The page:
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Encyclopedia > Jet aircraft

Jet aircraft are aircrafts with jet engines. Unlike propeller-powered aircraft, jet aircraft normally fly at altitudes as high as 10,000 to 15,000 meters, about 33,000 to 49,000 feet. At these altitudes, jet engines can achieve maximum efficiency over long distances. The engines in propeller powered aircraft achieve their maximum efficiency at much lower altitudes. Image File history File links Broom_icon. ... This article refers to the tool of travel. ... A Pratt and Whitney turbofan engine for the F-15 Eagle is tested at Robins Air Force Base, Georgia, USA. The tunnel behind the engine muffles noise and allows exhaust to escape. ... To meet Wikipedias quality standards, this article or section may require cleanup. ...

Contents

Historical examples

Frank Whittle's memorial showing a full-scale model of the Gloster E28/39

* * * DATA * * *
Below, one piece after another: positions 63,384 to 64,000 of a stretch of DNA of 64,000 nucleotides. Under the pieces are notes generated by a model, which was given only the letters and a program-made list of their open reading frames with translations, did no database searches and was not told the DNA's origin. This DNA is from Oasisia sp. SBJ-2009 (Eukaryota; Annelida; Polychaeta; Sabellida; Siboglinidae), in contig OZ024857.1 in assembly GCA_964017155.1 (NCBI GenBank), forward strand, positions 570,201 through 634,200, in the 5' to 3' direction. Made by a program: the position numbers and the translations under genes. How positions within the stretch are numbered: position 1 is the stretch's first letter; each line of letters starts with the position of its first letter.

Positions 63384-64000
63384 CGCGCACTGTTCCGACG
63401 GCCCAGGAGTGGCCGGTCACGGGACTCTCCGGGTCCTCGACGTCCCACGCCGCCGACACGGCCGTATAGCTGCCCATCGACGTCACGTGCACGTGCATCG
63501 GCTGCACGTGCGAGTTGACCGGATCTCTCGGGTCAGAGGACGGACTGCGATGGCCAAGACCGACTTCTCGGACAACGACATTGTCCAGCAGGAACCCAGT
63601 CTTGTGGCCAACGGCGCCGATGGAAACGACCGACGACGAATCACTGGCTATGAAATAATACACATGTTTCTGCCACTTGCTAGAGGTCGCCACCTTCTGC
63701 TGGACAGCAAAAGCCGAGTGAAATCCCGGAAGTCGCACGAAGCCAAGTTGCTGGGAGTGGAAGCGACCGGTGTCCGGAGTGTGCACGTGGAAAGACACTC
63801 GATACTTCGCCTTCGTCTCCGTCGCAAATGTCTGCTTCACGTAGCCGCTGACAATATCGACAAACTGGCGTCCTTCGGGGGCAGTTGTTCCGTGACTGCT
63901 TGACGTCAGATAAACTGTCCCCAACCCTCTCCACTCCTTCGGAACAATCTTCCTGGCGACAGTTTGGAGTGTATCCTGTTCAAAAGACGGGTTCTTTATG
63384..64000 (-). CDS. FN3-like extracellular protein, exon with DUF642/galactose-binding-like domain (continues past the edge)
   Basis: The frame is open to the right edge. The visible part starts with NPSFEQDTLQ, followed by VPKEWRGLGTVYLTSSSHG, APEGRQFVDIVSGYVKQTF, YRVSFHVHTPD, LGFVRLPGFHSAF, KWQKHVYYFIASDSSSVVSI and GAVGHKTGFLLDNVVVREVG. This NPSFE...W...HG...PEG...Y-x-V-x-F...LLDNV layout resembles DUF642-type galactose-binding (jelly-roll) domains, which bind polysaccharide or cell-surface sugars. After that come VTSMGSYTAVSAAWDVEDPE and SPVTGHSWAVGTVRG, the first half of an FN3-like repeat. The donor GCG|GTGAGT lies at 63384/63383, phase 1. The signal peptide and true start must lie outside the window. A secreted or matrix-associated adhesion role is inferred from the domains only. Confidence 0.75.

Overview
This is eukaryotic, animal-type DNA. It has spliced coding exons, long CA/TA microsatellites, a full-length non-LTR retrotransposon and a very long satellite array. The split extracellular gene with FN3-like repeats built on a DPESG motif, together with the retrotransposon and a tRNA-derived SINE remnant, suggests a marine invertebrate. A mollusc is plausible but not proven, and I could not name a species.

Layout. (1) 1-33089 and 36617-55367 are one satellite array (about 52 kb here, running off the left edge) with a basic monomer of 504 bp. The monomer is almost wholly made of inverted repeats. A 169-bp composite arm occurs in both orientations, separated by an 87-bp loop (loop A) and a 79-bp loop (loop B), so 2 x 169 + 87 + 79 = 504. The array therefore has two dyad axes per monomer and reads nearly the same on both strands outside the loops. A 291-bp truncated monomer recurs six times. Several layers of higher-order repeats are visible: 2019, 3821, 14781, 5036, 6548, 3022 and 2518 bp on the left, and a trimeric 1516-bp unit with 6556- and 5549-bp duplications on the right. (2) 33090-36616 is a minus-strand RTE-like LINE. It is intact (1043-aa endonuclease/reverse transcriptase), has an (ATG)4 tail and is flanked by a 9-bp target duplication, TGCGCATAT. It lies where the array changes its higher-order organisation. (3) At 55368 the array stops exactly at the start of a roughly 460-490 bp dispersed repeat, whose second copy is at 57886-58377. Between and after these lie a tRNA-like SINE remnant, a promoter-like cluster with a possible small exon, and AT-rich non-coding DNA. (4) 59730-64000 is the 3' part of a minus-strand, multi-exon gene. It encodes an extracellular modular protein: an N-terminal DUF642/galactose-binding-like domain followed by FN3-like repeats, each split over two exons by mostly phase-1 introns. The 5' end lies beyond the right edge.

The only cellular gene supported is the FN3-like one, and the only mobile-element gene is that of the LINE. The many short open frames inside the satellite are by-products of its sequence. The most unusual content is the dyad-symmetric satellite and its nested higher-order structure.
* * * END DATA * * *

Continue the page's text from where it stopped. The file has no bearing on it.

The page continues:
Frank Whittle's memorial showing a full-scale model of the Gloster E28/39

The first aircraft to incorporate the principles of the jet engine was the Coanda-1910, piloted by its Romanian inventor Henri Coandă in 1910. The engine of this aircraft, unlike the modern jet engine, used a piston engine rather than a turbine to drive its compressor. Unfortunately, the aircraft crashed during its first and only demonstration, however remaining mostly intact. Image File history File linksMetadata FrankwhittleE28-39farnborough. ... Image File history File linksMetadata FrankwhittleE28-39farnborough. ... The Coanda-1910 was an aircraft built by Romanian inventor Henri Coanda and exhibited by him at the Second International Aeronautical Exhibition in Paris around October 1910. ... Henri Marie Coandă (June 7, 1886 – November 25, 1972) was a Romanian inventor, aerodynamics pioneer and the parent of the modern jet aircraft. ... This is a list of aviation-related events from 1910: Events First night flights. ... Components of a typical, four stroke cycle, DOHC piston engine. ...